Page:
The court of appeals also rejected the Estate's hearsay exception argument because the proferred testimony did not satisfy the requirement of Rule 803(3) of the South Carolina Rules of Evidence. To be admissible under Rule 803(3), a statement as to the declarant's state of mind, emotion, sensation, or physical condition must relate to his or her state of mind at the time of the statement but cannot include "[a] statement of memory or belief to prove the fact remembered or believed unless it relates to the execution, revocation, identification, or terms of declarant's will." Id. at 521.
As the court of appeals found, the testimony of the financial planner related to a statement made by the testatrix almost a year after she had executed her will. Additionally, the court rejected the argument that the IRA qualified as a "contemporaneous writing" under section 62-2-610 of the South Carolina Code, manifesting the testatrix's intent that Clemson's status as a beneficiary under the IRA serve as satisfaction of the $100,000 bequest. The court found no evidence of such intent in that neither the will nor the IRA instrument mentioned the possibility of satisfaction of the bequest prior to the testatrix's death.
The court thus affirmed the referee's conclusion that Clemson was entitled to both the $100,000 bequest and the $100,000 under the IRA. The obvious lesson here is that where a lifetime transfer, such as the establishment of an IRA, is intended to satisfy a testamentary gift, the manifestation of that intent should be made clear in either the will or the instrument embodying the lifetime transfer, or in both.
The Lawletter Vol 37 No 11
Matt McDavitt, Senior Attorney, National Legal Research Group
The situation occasionally arises wherein one or more parties interested in a decedent's estate or trust challenge the right of certain other beneficiaries to take via the will or trust on the ground that these other beneficiaries were allegedly recently adopted through adult adoption for the express purpose of creating a beneficial interest in the estate or trust. Two recent opinions reveal the factors reviewing courts examine to resolve such claims, which, if proven true, would amount to fraudulent interference with a gift or inheritance.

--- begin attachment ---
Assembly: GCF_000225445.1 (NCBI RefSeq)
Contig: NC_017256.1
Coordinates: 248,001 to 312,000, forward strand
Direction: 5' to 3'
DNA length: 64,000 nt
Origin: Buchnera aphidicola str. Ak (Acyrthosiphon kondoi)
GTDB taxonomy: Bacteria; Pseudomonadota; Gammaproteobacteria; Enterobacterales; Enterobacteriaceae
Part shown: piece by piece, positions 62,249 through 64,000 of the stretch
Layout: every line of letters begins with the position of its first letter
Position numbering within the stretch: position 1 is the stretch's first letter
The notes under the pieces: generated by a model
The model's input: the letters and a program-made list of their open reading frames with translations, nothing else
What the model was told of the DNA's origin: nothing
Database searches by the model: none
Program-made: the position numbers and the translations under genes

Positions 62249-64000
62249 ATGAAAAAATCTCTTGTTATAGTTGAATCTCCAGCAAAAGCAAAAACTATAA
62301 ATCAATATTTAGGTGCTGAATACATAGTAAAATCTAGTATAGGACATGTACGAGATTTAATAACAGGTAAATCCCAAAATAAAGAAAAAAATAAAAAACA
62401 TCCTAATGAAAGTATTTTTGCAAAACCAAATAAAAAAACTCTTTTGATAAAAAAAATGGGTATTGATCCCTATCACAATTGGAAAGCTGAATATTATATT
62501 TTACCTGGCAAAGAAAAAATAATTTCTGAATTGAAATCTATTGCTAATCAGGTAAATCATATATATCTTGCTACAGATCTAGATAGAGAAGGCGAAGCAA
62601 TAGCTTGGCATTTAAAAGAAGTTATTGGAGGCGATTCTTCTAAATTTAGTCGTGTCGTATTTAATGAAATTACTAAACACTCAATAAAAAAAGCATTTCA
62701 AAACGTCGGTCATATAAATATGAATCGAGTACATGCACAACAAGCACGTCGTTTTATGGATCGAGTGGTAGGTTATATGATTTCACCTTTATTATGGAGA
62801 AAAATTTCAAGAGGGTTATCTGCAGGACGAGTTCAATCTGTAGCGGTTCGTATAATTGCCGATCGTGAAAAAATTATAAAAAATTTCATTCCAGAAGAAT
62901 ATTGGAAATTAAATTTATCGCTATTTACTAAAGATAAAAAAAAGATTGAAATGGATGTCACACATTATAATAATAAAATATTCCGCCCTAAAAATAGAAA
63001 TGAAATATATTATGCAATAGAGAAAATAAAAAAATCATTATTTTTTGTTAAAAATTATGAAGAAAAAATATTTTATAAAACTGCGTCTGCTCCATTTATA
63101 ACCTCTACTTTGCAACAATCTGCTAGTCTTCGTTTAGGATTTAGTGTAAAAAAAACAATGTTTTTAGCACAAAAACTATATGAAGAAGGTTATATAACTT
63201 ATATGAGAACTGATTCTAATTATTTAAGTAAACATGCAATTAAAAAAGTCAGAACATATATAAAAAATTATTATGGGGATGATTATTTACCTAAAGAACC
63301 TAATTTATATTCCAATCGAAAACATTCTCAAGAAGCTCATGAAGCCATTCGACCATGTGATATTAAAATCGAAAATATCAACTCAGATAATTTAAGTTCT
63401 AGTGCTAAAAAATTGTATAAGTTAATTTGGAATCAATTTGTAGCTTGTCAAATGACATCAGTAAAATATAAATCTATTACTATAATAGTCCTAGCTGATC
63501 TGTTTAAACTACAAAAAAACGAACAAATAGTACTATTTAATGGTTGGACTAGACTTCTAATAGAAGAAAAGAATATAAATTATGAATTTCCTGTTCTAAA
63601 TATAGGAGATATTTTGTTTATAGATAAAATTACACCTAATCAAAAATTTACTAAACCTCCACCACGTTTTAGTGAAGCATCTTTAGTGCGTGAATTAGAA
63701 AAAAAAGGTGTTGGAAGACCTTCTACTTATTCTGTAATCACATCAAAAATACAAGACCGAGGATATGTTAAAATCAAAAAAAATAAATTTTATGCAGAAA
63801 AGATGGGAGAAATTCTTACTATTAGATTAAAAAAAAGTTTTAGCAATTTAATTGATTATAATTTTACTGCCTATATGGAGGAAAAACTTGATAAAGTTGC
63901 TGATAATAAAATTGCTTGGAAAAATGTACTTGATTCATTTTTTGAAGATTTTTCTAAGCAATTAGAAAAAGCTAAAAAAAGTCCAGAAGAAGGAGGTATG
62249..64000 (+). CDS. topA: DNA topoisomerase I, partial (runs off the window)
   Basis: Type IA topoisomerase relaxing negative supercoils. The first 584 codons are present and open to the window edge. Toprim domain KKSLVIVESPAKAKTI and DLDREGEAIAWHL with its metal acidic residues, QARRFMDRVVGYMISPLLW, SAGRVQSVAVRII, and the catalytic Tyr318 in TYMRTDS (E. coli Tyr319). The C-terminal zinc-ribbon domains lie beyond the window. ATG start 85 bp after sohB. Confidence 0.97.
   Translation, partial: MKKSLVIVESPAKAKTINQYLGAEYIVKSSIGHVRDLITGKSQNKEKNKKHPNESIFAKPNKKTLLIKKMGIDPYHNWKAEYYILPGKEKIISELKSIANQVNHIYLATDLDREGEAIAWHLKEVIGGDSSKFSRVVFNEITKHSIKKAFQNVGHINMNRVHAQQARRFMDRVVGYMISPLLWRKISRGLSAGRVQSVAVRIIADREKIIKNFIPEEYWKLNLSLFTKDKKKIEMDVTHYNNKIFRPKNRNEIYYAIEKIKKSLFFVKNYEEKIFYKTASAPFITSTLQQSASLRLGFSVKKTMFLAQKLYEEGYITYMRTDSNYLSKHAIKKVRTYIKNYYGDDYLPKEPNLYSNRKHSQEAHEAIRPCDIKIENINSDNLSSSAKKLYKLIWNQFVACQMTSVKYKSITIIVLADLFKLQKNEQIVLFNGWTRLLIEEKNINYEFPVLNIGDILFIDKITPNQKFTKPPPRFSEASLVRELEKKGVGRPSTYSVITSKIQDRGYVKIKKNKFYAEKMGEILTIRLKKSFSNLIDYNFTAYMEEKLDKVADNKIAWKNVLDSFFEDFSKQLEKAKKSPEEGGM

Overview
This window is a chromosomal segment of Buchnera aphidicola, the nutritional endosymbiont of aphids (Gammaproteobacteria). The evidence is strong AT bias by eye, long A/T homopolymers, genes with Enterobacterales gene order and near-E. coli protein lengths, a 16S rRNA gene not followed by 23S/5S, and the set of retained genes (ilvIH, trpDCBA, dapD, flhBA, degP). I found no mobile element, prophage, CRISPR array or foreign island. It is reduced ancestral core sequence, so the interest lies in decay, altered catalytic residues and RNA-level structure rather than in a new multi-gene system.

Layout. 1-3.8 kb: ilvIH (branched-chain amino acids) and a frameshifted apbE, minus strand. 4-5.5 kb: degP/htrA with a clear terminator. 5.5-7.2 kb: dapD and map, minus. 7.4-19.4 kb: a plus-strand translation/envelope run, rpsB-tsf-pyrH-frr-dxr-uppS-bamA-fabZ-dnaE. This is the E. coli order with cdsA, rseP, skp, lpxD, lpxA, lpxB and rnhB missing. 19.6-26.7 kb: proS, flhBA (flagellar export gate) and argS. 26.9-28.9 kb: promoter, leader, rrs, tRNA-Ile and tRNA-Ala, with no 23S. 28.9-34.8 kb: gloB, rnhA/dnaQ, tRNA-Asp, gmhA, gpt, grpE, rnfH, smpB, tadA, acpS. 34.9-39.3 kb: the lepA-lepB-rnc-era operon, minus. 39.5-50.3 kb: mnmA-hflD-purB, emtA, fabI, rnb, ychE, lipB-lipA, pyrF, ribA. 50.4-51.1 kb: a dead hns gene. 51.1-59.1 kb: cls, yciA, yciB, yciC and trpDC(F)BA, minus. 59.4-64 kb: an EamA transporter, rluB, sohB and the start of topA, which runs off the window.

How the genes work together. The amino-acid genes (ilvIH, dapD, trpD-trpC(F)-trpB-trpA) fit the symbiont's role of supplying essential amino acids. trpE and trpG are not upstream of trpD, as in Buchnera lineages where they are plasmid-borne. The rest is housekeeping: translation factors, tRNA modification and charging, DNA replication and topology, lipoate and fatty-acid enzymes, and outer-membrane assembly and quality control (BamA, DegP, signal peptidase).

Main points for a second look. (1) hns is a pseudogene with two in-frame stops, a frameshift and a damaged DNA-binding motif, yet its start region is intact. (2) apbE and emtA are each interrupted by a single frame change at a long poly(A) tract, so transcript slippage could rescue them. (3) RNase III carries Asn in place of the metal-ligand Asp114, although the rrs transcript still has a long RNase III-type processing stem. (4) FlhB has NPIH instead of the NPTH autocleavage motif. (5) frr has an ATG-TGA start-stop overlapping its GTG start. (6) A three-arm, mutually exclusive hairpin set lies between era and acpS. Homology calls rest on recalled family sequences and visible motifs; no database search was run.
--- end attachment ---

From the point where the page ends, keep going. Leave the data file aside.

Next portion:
In Otto v. Gore, 45 A.3d 120 (Del. Super. Ct. 2012), for instance, a woman with three children from her former marriage adopted her 65-year-old ex-husband as her fourth "child." This adult adoption potentially created an interest in the ex-husband in a family trust created by the woman's parents, a trust granting shares to the settlors' "grandchildren." The court observed, however, that an ambiguity existed in the trust instrument because, while the descriptor "children" was defined as including adopted children, no such definition was included regarding "grandchildren," so extrinsic evidence was properly examined to determine whether the settlors intended adult adoptees to take. To find this intent regarding the adoption of grandchildren, the court referenced a letter sent by the settlors to their drafting attorney, which the court interpreted as indicating settlor intent that the class of grandchildren was to include solely minors who had a parent-child relationship with their parents.